bookmark_borderCheating Writer’s Block

Some claim writer’s block doesn’t exist. If you go all Zen it doesn’t exist but then neither does the writing.

I am a pantser so I have no outline or plot when I start. I also write mostly short forms and have way too many fragments that have solid potential in voice or character or situation but are stuck because I can’t see where they are going.

When I’m stuck, these are some of the things that I try to help me move forward.

  • interview main character(s) or put them on a therapist’s couch and let them ramble
  • write vignettes from POV of minor characters (or put them on the couch) that will not be used directly, scenes that can add depth but can also give another perspective and trigger an idea
  • write histories of the main characters or of settings or situations outside of the main draft to explore possibilities and/or add depth. These may not even fit the story or character but I’m trying to get close and to trigger ideas
  • detail the theme on a conscious level (as opposed to only sensing it) and try to use that to help me grope a direction
  • show the incomplete writing to my wife or a writing group and ask for help
  • brainstorming/mind mapping:  write down any words that come to mind and any words suggested by those new words around the theme or a character or a situation. A variation on this is to export to an .html file and get Edge to read aloud, then note words or phrases that seem to stick out and see if they trigger ideas.
  • similarly, make a list of ‘all’ possible plot directions and permeations with sticky notes or on a spreadsheet. Obviously you will never actually list all.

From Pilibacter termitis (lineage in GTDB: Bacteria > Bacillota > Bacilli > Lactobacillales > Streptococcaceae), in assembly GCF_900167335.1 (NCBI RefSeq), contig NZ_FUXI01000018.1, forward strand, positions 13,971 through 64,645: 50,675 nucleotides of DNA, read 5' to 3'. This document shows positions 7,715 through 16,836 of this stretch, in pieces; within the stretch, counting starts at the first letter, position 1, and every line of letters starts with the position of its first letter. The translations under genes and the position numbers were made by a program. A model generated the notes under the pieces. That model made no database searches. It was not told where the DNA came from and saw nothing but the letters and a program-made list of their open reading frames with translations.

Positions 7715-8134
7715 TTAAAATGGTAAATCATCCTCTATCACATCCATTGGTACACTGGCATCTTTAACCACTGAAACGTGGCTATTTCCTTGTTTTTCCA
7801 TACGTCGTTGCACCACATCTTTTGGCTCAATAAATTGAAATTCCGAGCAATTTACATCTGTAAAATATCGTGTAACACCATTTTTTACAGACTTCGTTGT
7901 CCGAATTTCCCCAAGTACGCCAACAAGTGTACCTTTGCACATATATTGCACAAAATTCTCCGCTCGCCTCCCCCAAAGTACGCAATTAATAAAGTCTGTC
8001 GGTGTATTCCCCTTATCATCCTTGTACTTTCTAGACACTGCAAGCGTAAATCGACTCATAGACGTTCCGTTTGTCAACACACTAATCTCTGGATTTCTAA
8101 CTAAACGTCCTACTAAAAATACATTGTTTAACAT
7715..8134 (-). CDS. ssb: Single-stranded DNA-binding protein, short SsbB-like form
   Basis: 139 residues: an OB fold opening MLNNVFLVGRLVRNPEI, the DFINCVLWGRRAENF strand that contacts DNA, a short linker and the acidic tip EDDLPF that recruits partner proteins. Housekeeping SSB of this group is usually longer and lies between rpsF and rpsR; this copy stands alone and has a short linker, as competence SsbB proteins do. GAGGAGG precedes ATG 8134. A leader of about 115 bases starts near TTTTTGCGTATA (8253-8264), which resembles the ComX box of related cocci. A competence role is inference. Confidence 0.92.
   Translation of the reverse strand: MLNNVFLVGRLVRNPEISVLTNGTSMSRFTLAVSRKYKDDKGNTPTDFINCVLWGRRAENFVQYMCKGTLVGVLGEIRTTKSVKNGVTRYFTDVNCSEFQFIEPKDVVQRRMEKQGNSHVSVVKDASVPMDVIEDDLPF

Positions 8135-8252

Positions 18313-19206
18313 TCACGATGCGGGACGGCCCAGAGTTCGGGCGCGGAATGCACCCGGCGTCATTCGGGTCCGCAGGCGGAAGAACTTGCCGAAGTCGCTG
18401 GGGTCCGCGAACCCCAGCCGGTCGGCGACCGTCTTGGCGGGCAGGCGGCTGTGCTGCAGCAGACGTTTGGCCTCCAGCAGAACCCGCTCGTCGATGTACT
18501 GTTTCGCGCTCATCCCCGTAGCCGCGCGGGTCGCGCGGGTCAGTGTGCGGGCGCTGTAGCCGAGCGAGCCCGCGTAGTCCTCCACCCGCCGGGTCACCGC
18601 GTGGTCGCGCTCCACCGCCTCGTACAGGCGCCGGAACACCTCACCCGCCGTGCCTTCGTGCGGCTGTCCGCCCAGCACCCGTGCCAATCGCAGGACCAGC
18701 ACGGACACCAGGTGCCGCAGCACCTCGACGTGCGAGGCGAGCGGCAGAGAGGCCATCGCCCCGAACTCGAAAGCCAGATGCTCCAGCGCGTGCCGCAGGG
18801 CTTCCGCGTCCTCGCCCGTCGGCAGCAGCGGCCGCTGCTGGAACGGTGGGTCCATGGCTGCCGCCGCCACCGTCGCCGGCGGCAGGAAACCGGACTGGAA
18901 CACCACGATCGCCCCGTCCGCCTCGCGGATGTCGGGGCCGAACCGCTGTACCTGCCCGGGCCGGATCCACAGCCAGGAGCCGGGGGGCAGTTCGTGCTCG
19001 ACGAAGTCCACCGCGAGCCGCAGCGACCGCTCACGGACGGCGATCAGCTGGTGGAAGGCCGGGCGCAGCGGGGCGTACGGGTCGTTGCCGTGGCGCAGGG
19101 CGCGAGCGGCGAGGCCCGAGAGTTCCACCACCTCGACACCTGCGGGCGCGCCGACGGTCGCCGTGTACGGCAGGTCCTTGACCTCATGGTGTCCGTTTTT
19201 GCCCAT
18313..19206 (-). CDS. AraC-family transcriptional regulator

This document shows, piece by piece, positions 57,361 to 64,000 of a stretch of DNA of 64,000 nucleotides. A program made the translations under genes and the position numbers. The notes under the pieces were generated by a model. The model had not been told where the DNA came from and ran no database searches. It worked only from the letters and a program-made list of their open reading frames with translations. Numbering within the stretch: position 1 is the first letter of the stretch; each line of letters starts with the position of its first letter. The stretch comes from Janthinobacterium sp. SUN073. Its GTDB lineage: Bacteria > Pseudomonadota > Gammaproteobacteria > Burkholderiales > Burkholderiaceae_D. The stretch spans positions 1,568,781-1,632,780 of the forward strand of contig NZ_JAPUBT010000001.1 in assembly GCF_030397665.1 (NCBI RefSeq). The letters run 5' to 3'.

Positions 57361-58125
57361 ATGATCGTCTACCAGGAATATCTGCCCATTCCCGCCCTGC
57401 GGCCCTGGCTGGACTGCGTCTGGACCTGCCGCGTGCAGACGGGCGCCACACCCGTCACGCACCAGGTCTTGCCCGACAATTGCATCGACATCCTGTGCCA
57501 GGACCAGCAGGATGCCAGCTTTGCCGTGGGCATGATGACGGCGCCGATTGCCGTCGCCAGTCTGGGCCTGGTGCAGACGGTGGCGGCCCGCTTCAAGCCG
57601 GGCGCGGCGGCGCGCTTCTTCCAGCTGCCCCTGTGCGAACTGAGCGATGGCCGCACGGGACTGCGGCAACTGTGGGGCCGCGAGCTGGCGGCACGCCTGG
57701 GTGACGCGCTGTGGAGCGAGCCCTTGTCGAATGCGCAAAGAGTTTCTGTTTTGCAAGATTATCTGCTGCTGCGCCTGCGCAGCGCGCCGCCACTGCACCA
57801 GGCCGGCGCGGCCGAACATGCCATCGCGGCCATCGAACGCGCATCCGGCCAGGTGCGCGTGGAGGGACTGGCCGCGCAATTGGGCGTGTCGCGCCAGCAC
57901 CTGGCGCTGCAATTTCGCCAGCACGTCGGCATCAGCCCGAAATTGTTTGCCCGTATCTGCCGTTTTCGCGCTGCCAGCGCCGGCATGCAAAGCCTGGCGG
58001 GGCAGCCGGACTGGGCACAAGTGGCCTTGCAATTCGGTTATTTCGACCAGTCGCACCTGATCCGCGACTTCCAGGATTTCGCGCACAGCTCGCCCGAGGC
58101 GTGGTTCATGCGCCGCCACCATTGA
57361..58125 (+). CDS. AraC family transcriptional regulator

• if it’s a long story try jumping forward and write something in the future. This may give you something to work toward.
  • similarly, if I have internal narrative or history or interactions or scenes that are bubbling to the surface, write any fragment that is connected to the story. I have one story where I’m still not sure of the structure or the order or if it’s finished but there are now twenty-two sections saved in two different orders (I use Scrivener so copying and having multiple versions is easy). When I wrote I was in that world and situation and kept writing anything that came to mind without worrying how it was going to fit together or if I was going to use it, it was just all connected.

Many of these ways have similarities to method acting in that they require exploration and fleshing out beyond what’s on the page. If you know the character deeply and truly enough you can improvise or know how they would respond in situations not in the script or novel.


There are other methods that don’t work for me:

  • “When in doubt, have a man come through a door with a gun in his hand,” says Raymond Chandler, or use some other object or new character or event (or writing prompt) to shake things up.
  • write badly to keep writing and keep the story in motion, the idea being that the bad material can be removed in later drafts

These are widely offered on the internet, but the problem with them is that they could be part of any story, not necessarily the story that attracted me and I find doing these to be fruitless. I don’t mind trying to feel my way forward but I want to be working on the story that I felt was worthy of being finished, exploring potential ideas that are consistent with my existing characters, situation, voice, direction, and prose quality.


I believe that there are viable extensions to my dozen or more quality fragments. The character is so interesting or the setting so vivid or the situation brimming with emotional bristles that I can sense something is there, I just have to find it.